Who is going to buy Macy’s?

There has been a great deal of speculation about the future of the troubled department store chain. In fact, Macy’s and Hudson’s Bay Company are reported to be in early-stage talks for a buyout.

But is that really the best idea for Hudson’s Bay?

No, says Neil Saunders, Managing Director of research firm GlobalData Retail. “I personally think it’s not a very sensible deal,” he told Business of Fashion. “Despite the property assets, Hudson’s Bay is biting off far more than it can chew. Macy’s is a business that has a lot of structural issues…and I think integrating it would be a massive distraction for Hudson’s Bay.”

On the other hand, Amazon could benefit greatly from having a nationwide network of retail outlets.

In a report released in early February of 2017, analyst Oliver Chen of financial services firm Cowen & Company argued that the giant online retailer would gain relationships with some very important apparel vendors, and that owning more brick-and-mortar space would give customers a place to easily pick up and return items.

“Amazon needs better brands, a more curated assortment, a physical place to return items, and customers could use help with ensuring fit—Macy’s would also give Amazon greater credibility in curation and fashion authority,” Chen wrote.

Macy’s could also benefit from a relationship with Amazon. Amazon’s technology could help it make better decisions about inventory and pricing. Chen also wrote that Amazon’s online traffic, younger customer base, and mobile technology could also help save Macy’s.

Others in the investment community are less convinced about the benefits of such a merger.

“Amazon’s market capital is bigger than Macy’s and Hudson’s Bay put together. But for them to buy Macy’s, they are going to end up with a ton of real estate on their books. Is that really advancing the ball?” asked Craig Johnson, President of retail consultancy firm Customer Growth Partners. “Fighting yesterday’s war to get into the retail real estate business. I’m not convinced that they would want to do that.”

Then there’s the fact that as CNN Money points out, the only reason Macy’s is vulnerable to a takeover is because it’s struggling to remain relevant. That alone may make a Macy’s deal unattractive to Amazon and its investors.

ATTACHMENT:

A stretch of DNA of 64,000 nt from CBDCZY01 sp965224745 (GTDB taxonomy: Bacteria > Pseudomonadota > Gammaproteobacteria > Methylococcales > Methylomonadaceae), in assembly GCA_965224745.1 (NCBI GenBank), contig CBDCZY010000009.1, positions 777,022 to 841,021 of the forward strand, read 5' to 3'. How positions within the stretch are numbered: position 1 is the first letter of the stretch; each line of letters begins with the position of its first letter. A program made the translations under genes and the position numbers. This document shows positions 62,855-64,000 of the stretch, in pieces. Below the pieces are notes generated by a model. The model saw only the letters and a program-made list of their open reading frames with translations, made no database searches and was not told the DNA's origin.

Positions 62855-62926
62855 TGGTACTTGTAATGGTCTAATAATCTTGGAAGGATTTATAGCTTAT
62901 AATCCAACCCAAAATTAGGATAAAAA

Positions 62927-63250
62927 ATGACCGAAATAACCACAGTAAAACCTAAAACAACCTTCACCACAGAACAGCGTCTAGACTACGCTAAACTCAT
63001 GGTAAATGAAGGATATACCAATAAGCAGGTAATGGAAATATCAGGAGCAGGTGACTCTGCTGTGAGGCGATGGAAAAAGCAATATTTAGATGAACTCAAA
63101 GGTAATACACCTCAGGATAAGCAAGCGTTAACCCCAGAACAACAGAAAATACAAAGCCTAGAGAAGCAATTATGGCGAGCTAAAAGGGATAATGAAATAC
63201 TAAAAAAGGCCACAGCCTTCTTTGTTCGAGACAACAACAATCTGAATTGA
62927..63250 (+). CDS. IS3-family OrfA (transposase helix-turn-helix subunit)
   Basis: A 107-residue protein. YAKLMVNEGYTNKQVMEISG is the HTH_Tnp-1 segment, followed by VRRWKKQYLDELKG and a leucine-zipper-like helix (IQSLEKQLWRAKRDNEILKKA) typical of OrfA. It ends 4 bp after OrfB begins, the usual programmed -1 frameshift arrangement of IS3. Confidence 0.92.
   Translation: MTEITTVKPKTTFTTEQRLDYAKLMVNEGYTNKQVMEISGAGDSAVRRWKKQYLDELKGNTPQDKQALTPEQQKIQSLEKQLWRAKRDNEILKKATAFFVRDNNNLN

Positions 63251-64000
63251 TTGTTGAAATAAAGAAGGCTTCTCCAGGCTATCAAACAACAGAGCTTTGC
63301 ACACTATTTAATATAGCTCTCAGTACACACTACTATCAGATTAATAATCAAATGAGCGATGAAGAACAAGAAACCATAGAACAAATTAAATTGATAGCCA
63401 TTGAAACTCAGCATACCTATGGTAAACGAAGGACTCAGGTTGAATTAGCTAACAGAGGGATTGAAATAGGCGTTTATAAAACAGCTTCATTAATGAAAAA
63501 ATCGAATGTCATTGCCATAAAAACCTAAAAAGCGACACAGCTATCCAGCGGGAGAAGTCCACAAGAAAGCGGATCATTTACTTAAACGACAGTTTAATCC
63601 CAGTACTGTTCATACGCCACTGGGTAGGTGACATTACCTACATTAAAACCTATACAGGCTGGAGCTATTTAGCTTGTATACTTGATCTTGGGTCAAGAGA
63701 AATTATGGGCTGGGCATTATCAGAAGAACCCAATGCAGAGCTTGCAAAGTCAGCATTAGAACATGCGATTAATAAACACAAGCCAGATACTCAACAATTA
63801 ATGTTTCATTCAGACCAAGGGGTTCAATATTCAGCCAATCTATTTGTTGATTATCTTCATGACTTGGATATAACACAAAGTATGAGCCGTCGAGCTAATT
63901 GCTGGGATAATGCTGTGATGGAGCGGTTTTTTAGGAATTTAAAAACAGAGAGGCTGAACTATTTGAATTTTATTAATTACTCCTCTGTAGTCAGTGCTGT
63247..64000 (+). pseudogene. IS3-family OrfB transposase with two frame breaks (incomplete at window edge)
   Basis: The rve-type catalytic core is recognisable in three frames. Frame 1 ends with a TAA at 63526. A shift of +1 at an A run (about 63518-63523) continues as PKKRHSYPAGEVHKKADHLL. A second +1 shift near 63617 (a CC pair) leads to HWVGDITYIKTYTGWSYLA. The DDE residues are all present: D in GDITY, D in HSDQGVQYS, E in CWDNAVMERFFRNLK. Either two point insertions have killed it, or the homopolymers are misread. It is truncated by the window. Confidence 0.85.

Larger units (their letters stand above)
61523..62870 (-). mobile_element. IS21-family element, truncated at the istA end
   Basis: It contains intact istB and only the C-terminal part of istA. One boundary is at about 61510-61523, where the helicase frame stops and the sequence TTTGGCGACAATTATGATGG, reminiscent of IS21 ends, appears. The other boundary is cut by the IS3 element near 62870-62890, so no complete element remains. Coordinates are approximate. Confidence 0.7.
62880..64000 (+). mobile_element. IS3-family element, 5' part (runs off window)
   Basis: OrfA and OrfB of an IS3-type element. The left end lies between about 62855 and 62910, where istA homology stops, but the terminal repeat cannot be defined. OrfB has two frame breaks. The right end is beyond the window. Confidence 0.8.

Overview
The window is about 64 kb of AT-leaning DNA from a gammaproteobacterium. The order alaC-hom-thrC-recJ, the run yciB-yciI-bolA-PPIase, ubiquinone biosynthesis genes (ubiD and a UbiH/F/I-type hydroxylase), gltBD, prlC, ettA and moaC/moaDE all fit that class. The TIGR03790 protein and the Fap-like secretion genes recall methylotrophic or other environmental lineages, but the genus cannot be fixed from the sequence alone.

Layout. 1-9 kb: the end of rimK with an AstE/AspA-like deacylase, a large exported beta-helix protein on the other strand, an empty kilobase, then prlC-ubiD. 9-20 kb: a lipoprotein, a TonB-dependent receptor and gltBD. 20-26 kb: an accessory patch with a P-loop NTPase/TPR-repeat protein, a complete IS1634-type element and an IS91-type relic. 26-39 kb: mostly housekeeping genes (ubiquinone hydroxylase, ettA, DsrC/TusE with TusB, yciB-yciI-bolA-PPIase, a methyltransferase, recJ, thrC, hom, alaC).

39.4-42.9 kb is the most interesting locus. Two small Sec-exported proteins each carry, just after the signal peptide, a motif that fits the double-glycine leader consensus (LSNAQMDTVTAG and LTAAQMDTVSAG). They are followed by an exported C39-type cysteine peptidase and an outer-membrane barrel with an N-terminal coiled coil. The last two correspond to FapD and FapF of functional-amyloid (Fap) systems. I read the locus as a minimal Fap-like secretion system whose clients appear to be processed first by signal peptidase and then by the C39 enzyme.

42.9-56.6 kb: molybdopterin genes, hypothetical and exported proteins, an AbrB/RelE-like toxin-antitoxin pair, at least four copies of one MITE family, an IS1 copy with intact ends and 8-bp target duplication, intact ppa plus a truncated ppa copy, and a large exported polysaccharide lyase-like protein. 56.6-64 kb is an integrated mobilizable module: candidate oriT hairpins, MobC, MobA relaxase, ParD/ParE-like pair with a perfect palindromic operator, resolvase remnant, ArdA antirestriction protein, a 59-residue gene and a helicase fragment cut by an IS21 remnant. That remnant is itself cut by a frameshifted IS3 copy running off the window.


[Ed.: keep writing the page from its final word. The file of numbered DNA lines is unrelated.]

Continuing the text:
Additionally, if Amazon were to take over Macy’s, it would inherit numerous employees, which may not be in keeping with its current business model of keeping costs low by not requiring a lot of people to sell products.

Amazon is no stranger to brick-and-mortar retail, however. The company has opened three bookstores and has plans to open five more. It has also opened retail stores on seven U.S. college campuses.

But would Macy’s really be a good deal from an investment standpoint?

Bernstein analyst Brandon Fletcher says that if Amazon wants to get into nationwide retail, discount chain Dollar General might be a better choice. Dollar General would increase Amazon’s presence in rural markets and give it less competition with other large department store chains.

“The most powerful element of this combination is that the core strategy of price and convenience is a defensible one AND the location of most of the growth is defensible,” Fletcher told CNN Money. “Being a rural retailer has serious advantage when the dominate [sic] disruptor is primarily urban.”

Amazon’s valuation and cash assets mean it could do almost anything it wants as far as buying out other businesses. Will it use that power to scoop up Macy’s or another retail chain to expand its presence and give its customers additional convenience, or will it keep its assets to itself?

Considering that traditional retailers like Target, Best Buy, and Walmart are investing in digital operations, it might make sense for the world’s biggest digital retailer to expand into the brick-and-mortar realm.

What do you think? Should Amazon move into physical retail? If so, which chain do you think they would benefit most from buying? Please share your thoughts in the comments.

Photo: hans engbers / Shutterstock, Inc.